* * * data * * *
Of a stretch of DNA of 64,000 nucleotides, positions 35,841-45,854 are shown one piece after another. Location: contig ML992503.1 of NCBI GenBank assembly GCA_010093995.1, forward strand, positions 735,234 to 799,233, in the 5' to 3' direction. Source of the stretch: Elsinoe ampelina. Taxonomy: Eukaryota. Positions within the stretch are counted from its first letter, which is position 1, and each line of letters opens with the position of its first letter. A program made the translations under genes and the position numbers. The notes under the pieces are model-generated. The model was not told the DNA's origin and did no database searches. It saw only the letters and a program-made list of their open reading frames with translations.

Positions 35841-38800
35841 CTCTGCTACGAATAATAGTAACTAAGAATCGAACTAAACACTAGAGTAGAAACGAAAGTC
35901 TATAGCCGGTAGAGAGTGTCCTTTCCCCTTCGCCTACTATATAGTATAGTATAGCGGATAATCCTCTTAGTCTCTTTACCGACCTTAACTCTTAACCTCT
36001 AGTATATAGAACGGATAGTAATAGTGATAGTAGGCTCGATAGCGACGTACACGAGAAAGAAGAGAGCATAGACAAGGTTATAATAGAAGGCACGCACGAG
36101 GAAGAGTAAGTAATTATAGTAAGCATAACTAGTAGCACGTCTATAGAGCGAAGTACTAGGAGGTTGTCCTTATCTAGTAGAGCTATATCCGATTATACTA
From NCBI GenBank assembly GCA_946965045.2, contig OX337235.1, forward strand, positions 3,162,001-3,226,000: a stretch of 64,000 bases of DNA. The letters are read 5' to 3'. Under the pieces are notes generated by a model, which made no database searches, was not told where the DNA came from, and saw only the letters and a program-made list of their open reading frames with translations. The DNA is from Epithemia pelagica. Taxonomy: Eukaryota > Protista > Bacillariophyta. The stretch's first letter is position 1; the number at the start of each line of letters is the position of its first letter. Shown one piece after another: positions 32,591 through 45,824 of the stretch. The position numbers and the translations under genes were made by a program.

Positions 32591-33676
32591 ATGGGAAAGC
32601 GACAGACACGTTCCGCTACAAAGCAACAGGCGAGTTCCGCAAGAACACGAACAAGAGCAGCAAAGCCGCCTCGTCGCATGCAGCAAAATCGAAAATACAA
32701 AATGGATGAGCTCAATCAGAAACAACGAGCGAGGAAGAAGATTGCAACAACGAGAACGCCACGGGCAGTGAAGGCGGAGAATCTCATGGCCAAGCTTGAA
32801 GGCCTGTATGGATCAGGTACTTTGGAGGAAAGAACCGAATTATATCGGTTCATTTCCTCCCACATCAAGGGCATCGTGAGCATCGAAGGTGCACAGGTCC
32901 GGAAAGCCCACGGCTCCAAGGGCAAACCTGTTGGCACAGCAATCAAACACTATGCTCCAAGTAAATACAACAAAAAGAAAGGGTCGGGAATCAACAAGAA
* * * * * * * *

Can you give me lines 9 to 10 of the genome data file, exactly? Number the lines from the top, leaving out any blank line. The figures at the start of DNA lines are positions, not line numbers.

32591 ATGGGAAAGC
32601 GACAGACACGTTCCGCTACAAAGCAACAGGCGAGTTCCGCAAGAACACGAACAAGAGCAGCAAAGCCGCCTCGTCGCATGCAGCAAAATCGAAAATACAA